Neonicotinoids still present in farmland birds despite the ban 

Neonicotinoids (commonly shortened to neonics) are a class of neuro-active insecticides, chemically similar to nicotine, developed in the 1980s. They are the most widely used insecticides worldwide and are considered to be of low risk to non-target organisms such as vertebrates. Further, they are reported to be rapidly excreted and metabolized, reducing their potential toxicity. There has long been concern that they are a contributing factor in the decline of bee colonies; but growing evidence of adverse effects on farmland bird species raises questions about the purported harmless nature of these pesticides. A French study attempted to search for pesticide residues in bird species of different food-chain levels and at different life stages, by using multiple bird monitoring programs. Three passerine birds, the blackbird, cirl bunting, and common nightingale that feed on seeds and invertebrates, were monitored during their reproductive period; and the grey partridge that feeds on seeds was monitored during its wintering period. They also monitored chicks of an apex predator, the Montagu’s harrier, that preys mostly upon common voles but also upon insects.

The study site is located in southwestern France in the Long-Term Socio-Ecological Research Zone, a 450 km2 area where the soil occupancy and the agricultural practices have been monitored each year since 1994. In this intensive farming area, winter cereal crops accounted for ∼41% (wheat: 33.8% and corn: 9.6%) of the area under cultivation; in addition, there were sunflowers (10.4%), oilseed rape (8.3%) etc. In France, neonics have been banned for outdoor use and in pharmaceutical products since September 2018, except for emergency authorized use on sugar beet crops. The use of neonics is still allowed in veterinary medicine eg for anti-tick medication.

The study found that the birds’ blood samples showed presence of residues of five neonics: three banned since 2018 in France—clothianidin, thiacloprid, and thiamethoxam—and two—dinotefuran and nitenpyram—used for veterinary purposes only. While none of these neonics was detected in blackbirds, all were present in grey partridges. Clothianidin was detected in all species, except blackbirds. Concentrations of the three banned neonics were similar or higher than concentrations found in birds monitored elsewhere before the ban. These findings raise questions about the persistence of neonics within the environment and the mode of exposure to wild fauna. Future investigations on the sublethal effects of these neonics on life-history traits of these farmland birds are required to provide a better understanding of the effects of exposure of bird populations to these insecticides.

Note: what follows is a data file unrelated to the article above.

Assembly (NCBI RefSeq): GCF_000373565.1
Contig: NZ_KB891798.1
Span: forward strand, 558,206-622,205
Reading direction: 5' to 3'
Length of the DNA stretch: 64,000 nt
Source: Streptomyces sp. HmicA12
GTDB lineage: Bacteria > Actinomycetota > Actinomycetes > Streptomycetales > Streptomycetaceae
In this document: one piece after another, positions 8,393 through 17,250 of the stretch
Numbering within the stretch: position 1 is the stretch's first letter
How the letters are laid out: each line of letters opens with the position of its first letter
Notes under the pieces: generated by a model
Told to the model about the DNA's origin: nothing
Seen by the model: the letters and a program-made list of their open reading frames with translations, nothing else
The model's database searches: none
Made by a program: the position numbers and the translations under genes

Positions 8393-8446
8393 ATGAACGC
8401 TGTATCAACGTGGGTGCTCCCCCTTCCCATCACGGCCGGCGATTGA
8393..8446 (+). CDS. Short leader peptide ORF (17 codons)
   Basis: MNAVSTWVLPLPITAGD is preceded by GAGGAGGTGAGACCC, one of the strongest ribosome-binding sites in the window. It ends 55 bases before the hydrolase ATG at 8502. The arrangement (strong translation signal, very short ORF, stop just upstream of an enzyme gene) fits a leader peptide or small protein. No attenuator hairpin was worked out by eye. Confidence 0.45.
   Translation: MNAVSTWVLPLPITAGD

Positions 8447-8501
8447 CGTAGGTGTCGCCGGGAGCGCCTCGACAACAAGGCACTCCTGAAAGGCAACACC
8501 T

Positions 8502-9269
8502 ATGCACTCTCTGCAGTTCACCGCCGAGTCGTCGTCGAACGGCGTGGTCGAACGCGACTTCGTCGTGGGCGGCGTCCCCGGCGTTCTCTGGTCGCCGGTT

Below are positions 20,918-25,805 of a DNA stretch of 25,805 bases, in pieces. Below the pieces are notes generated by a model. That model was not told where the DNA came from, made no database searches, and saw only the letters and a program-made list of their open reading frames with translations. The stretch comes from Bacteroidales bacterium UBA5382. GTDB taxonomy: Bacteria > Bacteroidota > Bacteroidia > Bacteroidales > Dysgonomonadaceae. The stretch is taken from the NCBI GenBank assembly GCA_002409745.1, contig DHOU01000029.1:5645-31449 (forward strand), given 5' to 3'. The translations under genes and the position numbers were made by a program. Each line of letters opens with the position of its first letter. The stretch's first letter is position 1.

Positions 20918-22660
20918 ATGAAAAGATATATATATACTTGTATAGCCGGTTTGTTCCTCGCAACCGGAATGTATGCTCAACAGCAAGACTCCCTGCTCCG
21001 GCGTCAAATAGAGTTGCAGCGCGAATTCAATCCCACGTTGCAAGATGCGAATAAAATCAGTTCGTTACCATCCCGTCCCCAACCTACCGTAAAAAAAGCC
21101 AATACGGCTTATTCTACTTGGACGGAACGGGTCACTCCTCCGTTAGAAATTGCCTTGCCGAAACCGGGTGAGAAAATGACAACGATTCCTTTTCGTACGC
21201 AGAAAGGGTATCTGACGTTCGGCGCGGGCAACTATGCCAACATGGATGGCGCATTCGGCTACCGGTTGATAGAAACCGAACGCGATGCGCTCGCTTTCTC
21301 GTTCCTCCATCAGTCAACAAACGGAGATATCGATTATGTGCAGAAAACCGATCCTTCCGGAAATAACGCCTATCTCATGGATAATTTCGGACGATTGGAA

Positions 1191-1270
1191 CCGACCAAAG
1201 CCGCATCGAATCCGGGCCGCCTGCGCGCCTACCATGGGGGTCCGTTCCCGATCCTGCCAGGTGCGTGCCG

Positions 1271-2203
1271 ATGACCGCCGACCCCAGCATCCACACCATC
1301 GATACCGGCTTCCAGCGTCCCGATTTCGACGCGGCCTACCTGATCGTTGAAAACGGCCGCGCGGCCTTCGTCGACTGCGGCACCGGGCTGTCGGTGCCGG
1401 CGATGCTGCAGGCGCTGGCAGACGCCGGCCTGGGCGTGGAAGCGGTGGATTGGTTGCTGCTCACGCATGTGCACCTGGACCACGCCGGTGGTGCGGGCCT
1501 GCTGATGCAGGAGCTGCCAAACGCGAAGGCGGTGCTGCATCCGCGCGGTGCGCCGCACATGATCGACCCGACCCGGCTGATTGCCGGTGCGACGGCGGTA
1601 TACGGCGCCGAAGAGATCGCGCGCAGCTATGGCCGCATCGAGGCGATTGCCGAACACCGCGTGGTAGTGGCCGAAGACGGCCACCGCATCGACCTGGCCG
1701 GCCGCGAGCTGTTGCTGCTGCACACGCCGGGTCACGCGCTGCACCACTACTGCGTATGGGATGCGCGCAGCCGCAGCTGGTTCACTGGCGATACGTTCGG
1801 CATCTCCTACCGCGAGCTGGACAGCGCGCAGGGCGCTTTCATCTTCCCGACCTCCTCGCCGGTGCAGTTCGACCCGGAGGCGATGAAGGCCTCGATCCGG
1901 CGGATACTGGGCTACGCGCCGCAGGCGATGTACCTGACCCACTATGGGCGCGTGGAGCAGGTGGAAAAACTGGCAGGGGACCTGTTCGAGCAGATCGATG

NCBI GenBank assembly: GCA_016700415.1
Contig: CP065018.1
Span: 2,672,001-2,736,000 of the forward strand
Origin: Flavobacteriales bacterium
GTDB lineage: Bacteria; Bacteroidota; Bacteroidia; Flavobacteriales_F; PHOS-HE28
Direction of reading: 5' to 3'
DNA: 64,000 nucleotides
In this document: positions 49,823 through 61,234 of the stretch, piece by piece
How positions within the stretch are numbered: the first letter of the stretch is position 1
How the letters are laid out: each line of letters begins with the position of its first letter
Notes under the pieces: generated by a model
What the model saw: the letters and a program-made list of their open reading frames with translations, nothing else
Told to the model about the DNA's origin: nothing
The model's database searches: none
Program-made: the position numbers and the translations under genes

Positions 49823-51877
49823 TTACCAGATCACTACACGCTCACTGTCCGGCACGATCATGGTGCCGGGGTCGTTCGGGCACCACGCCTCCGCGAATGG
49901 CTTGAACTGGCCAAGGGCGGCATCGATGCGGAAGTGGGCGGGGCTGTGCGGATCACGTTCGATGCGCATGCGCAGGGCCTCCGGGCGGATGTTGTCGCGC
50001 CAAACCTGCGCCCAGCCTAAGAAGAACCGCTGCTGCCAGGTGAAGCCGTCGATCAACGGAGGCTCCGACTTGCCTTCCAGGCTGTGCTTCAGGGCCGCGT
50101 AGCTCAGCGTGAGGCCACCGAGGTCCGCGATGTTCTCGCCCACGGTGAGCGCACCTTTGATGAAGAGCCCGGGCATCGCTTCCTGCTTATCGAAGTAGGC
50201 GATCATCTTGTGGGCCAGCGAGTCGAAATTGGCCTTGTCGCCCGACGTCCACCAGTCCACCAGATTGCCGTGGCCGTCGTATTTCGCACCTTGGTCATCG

In September 2019, the University of Saskatchewan published results from the first experiment to track the effects of a neonicotinoid pesticide on birds in the wild. The study found that white-crowned sparrows who consumed small doses of an insecticide called imidacloprid suffered weight loss and delays to their migration—effects that could severely harm the birds’ ability to survive and reproduce. The doses were well within the range of what a bird could realistically consume in the wild—equivalent to eating just a few treated seeds.

In UK, on 23rd January 2023, the Minister for Agriculture approved a temporary use exemption for a a banned pesticide (Cruiser SB) to be used on sugar beet in 2023. This pesticide will be applied to seed as a dressing before planting if a high aphid count is expected. Aphids carry a virus known as Yellows which adversely affects some crops.

Sources :

Neonicotinoids: Still present in farmland birds despite their ban  Elva Fuentes, Agathe Gaffard , Anaïs Rodrigues , Maurice Millet , Vincent Bretagnolle , Jérôme Moreau , Karine Monceau  – Chemosphere, Volume 321, April 2023, 138091